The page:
I spent my last semester at Northern Arizona University working on my capstone project with a good friend and colleague, Kari Scott. Our project focused on “houselessness” in Flagstaff, Arizona.
Forgotten Flagstaff is a result of months of reporting, chasing after houseless individuals, pestering law enforcement and facing ethical and moral dilemmas. As a person, I am sympathetic and impassioned to show care, to aide and assist the individuals with whom we spoke. But as a journalist, I cannot help. As a journalist, I am there to report, to shoot and to analyze what I see and who they are.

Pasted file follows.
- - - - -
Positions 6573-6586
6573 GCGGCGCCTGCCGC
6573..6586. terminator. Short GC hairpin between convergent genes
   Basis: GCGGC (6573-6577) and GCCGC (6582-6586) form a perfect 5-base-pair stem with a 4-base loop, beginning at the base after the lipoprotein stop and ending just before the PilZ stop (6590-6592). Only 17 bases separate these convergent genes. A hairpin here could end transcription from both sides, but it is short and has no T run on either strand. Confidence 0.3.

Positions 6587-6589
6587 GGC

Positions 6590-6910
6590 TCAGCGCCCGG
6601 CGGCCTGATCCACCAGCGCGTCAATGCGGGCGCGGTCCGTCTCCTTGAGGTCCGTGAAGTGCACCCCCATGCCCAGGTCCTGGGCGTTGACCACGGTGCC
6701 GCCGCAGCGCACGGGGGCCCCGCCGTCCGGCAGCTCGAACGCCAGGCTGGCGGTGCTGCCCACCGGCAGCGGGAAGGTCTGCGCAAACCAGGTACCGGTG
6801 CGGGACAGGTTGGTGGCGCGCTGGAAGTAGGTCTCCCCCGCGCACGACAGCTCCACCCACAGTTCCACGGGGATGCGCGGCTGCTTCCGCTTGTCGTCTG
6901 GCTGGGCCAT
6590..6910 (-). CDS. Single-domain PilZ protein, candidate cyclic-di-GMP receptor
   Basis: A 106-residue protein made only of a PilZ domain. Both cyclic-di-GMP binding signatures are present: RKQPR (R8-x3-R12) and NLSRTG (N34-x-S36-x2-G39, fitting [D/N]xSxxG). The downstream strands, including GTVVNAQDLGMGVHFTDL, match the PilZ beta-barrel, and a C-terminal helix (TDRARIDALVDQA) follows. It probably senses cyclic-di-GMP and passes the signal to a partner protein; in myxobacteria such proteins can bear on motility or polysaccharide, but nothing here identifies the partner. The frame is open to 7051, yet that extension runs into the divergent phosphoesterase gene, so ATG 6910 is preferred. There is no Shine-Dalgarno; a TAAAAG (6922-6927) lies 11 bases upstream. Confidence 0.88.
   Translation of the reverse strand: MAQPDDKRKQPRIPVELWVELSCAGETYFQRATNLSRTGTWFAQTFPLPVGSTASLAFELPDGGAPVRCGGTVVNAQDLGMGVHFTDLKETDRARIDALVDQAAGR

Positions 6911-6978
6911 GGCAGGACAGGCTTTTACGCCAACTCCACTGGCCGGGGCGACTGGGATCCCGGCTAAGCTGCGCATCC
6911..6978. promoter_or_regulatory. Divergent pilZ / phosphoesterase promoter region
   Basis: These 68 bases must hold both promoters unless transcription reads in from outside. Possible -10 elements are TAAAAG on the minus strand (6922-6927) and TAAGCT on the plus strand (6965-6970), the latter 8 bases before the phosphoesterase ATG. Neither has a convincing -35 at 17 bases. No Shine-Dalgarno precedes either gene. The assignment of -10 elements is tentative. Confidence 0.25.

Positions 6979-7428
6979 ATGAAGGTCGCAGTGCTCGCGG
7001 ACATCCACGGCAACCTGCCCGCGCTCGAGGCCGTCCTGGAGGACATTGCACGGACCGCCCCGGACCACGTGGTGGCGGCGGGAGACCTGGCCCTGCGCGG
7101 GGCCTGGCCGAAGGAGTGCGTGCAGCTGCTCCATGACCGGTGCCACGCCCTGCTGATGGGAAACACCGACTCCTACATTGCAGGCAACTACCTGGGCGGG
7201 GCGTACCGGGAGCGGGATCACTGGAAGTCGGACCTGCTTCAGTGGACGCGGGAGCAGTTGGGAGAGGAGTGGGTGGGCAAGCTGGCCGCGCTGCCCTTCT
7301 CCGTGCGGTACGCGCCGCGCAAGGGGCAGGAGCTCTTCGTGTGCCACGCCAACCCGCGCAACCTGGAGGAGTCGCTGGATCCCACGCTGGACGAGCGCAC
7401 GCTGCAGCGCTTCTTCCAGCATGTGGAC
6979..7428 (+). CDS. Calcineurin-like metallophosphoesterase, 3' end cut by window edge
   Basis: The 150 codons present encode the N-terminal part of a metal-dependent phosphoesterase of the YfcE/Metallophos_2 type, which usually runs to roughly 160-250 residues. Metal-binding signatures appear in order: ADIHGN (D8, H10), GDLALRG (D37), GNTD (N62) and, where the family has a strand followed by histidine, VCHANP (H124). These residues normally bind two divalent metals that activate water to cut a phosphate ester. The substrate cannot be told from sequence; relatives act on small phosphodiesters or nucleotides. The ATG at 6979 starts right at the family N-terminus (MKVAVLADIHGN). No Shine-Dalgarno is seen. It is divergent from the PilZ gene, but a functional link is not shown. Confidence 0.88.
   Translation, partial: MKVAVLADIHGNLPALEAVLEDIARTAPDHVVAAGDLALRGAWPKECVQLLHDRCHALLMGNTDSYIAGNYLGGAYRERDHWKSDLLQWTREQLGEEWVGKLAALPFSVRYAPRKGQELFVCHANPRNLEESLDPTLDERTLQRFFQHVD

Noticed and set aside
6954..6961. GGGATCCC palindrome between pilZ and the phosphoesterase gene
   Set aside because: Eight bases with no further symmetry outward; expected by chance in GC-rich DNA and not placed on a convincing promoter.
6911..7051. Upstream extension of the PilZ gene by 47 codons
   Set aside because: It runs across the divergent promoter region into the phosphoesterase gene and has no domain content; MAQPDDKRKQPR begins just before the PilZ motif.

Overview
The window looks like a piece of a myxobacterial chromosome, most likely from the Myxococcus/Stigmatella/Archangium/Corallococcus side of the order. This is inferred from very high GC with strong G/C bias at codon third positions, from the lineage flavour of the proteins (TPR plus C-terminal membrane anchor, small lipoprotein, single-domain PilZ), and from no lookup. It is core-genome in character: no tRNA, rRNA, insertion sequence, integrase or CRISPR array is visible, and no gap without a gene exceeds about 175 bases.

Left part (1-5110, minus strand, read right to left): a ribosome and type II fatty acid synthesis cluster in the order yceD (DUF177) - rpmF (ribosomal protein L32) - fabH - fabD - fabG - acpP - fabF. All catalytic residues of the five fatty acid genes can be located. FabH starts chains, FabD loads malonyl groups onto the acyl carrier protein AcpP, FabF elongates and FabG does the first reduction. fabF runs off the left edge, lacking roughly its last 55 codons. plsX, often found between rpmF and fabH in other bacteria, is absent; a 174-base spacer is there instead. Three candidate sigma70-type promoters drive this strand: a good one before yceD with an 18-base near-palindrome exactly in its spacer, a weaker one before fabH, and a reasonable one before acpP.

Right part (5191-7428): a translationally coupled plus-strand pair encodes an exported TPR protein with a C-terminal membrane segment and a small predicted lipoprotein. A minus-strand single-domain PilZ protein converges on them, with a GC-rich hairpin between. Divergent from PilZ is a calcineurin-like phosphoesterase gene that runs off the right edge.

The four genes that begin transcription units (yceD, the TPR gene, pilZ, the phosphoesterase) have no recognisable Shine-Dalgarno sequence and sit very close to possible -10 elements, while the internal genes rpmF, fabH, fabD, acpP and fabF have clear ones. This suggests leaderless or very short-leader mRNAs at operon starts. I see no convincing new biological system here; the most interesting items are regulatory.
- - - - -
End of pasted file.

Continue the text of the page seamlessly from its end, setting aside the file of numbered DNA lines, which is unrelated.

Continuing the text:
Naturally, however, we develop relationships with the individuals we interview and follow. So when we found Anthony Ortiz, our main subject for Forgotten Flagstaff, inebriated and passed out on a bench, vomiting on his chest and vulnerable to the biting winter wind, Scott and I grew worried, and our role as journalists temporarily ceased. Our humanity took over, and we watched silently as an ambulance drove Ortiz to the hospital.
Forgotten Flagstaff touches on “houseless” and “homeless” and why the distinction is important, perceptions of the “houseless” and services in Flagstaff that seek to aide these individuals.
To read our project, click here: Forgotten Flagstaff